Study explores how life experiences contribute to the biological changes of Alzheimer's

October 1, 2009

The National Institutes of Health has awarded Rush University Medical Center approximately $5.5 million in grants to study how epigenetic changes - chemical modifications to genes that result from diet, aging, stress, or environmental exposures - define and contribute to memory formation and cognitive decline. Results from the studies could profoundly alter the way the medical community understands, diagnoses, and treats Alzheimer's disease, according to the researchers.

Every cell in the body has the same genetic information. What makes cells, tissues and organs different are the epigenetic modifications, or marks, that turn genes on or off.

Researchers at the Rush Center hypothesize that the brain uses epigenetic marks to store memory and are exploring the relationship between life experiences known to affect memory abilities and changes in the epigenetic marks.

The study is motivated, in large part, from the center's work with two large, longitudinal studies of aging and dementia conducted over the past 15 years. Researchers at Rush have identified a wide range of life experiences that are related to loss of cognitive function and a clinical diagnosis of Alzheimer's disease but are not associated with the neuropathologic hallmarks of the disease, the plaques and tangles that accumulate in the brain. These life experiences include socioeconomic status, , and cognitive, physical, and social activities across the life span.

"We have found that while cognitive decline in old age often results from one or more of three common brain diseases, Alzheimer's disease, cerebrovascular disease and Lewy body disease, these conditions only account for about 20% of the variance of cognition in older persons," said Dr. David Bennett, director of the Rush Alzheimer's Disease Center and principal investigator for the studies. "Thus, factors other than must make important contributions to cognitive function in old age."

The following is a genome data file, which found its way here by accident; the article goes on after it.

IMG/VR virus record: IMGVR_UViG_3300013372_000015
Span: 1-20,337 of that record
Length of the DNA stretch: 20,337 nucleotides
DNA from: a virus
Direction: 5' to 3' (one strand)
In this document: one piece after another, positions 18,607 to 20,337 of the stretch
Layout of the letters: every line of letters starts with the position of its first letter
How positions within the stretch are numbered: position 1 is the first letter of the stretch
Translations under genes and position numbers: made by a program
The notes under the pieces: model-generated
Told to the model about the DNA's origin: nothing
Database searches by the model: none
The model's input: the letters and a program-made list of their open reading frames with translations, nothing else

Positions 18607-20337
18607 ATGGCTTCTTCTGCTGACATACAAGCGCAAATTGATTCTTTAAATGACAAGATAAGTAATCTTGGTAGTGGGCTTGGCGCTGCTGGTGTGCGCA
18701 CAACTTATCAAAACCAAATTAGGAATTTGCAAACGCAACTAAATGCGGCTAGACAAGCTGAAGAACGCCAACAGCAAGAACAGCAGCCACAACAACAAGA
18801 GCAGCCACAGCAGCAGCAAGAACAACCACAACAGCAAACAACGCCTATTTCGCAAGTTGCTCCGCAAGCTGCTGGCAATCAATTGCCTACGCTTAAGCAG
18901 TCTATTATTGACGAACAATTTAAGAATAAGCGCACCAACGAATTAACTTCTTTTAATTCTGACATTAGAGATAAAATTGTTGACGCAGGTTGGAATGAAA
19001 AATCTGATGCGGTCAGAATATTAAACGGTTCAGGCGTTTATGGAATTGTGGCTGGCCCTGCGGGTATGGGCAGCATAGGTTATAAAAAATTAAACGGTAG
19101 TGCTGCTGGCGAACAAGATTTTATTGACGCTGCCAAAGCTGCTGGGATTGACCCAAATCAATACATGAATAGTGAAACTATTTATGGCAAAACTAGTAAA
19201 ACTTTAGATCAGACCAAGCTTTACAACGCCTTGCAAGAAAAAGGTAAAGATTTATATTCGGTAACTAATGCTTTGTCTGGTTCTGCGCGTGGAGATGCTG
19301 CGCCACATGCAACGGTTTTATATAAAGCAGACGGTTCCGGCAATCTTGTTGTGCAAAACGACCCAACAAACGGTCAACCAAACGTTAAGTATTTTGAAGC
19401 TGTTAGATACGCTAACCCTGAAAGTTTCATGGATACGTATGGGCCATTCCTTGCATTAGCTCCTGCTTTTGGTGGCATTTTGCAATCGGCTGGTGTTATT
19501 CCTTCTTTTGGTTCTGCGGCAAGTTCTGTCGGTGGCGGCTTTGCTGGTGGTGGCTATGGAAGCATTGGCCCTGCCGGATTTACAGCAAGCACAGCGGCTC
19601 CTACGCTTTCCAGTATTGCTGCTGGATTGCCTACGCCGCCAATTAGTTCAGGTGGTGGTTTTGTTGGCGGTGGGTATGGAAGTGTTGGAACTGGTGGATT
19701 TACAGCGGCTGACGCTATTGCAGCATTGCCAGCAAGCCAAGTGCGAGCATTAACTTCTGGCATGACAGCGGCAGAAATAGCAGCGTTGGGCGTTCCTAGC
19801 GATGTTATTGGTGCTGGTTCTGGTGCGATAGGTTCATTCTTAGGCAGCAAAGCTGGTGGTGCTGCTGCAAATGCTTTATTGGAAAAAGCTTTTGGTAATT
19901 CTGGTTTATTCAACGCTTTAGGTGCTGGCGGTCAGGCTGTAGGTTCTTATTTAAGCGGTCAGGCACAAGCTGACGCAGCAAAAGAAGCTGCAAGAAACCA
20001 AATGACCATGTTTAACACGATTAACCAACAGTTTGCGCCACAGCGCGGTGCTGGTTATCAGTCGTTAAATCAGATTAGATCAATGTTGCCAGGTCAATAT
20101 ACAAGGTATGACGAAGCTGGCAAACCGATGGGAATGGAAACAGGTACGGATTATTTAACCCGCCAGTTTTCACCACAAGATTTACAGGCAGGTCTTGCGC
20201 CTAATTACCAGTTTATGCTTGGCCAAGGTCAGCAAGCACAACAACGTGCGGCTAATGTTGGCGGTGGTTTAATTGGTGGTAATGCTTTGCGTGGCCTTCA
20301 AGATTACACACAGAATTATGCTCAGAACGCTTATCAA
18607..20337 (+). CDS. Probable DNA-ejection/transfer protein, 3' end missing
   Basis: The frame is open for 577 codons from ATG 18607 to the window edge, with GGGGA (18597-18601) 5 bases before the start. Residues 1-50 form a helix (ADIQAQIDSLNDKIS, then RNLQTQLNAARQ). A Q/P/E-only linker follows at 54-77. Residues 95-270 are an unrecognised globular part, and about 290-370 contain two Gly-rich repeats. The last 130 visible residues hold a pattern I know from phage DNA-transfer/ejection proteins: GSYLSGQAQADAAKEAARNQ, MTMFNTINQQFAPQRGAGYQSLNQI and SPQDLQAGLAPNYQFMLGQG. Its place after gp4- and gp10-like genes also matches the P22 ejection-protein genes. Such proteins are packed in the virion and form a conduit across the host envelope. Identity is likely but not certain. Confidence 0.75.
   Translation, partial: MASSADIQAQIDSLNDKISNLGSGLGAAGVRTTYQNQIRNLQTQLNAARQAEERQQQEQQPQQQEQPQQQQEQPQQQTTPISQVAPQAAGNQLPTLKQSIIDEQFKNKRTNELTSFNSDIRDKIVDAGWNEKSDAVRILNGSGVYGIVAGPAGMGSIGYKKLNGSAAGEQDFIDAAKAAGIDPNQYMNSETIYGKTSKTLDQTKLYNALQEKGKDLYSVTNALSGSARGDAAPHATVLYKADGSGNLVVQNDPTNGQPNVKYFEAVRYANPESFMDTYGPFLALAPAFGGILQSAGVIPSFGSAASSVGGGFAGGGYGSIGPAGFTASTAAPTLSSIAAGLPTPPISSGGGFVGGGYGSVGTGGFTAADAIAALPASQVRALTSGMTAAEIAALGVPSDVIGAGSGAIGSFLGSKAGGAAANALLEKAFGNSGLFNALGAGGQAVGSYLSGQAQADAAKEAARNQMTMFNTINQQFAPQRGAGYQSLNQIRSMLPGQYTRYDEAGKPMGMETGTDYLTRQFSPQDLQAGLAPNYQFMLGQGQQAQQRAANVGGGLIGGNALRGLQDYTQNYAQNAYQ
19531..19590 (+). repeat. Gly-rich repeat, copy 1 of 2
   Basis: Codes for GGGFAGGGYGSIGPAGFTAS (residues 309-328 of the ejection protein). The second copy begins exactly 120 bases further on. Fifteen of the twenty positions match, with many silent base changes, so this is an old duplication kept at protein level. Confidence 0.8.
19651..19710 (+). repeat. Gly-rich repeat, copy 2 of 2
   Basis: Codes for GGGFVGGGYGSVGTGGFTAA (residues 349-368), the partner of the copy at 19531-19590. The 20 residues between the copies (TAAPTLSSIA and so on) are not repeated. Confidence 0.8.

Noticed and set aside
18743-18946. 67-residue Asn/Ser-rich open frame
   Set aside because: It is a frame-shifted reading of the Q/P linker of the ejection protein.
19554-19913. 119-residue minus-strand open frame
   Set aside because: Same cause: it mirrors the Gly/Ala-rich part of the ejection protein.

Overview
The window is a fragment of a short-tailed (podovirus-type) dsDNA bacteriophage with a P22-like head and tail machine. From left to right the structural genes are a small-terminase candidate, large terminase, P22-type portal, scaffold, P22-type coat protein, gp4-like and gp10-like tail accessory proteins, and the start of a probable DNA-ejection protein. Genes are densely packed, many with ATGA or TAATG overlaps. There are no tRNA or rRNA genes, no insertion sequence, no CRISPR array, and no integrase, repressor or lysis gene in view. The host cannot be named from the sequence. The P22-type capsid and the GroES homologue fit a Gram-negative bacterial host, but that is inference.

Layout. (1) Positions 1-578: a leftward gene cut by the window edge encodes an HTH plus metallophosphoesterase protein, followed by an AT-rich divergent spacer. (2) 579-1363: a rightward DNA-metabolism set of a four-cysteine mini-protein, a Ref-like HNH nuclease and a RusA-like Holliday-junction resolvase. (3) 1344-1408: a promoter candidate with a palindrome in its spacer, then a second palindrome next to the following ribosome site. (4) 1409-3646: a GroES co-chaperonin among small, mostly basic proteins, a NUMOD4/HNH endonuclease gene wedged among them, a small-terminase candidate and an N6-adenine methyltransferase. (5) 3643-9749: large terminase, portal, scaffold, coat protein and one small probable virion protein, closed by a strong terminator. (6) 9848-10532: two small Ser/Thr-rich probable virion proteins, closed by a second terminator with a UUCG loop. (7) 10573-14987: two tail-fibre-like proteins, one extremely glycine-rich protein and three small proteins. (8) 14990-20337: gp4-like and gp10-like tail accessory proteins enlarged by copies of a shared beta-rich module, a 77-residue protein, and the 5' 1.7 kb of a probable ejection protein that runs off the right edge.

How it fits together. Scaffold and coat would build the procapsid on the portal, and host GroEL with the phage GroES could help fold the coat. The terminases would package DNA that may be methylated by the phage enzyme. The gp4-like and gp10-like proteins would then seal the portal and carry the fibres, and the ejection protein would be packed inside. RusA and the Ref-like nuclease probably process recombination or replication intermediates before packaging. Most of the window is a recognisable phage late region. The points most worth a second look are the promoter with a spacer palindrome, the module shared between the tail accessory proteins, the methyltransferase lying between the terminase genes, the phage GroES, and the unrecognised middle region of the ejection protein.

One of those factors may be epigenetic marks. There are currently about 30 known proteins that turn genes on and off. Since it is known that life experiences can affect which proteins are produced, Bennett and his colleagues want to know if the brain is using epigenetic marks as a means of linking experiential factors to long term memory storage.

"A memory trace involves protein production. It is hard to change genes, but it may be easier to manipulate the opening and closing of genes to impact memory," said Bennett.

Researchers will conduct epigenome-wide DNA methylation scans and epigenome-wide histone acetylation scans on from participants in two large, longitudinal studies of aging and dementia: the Rush Memory and Aging Project and the Religious Orders Study. These studies include the participation of more than 2,400 older adults from across the country who have agreed to medical and psychological evaluation each year and brain donation after death. Brain tissue is already available from more than 750 participants, and the epigenomic studies will eventually examine brain tissue from more than 1000 participants.

The results of these scans will be used to explore the relation of epigenetic alterations to age-related cognitive decline and point to potential DNA methylation sites and histone modifications linking life experiences to and dementia. Understanding these relationships offer the possibility of therapeutic intervention because a number of drugs are known to affect epigenetic modifications.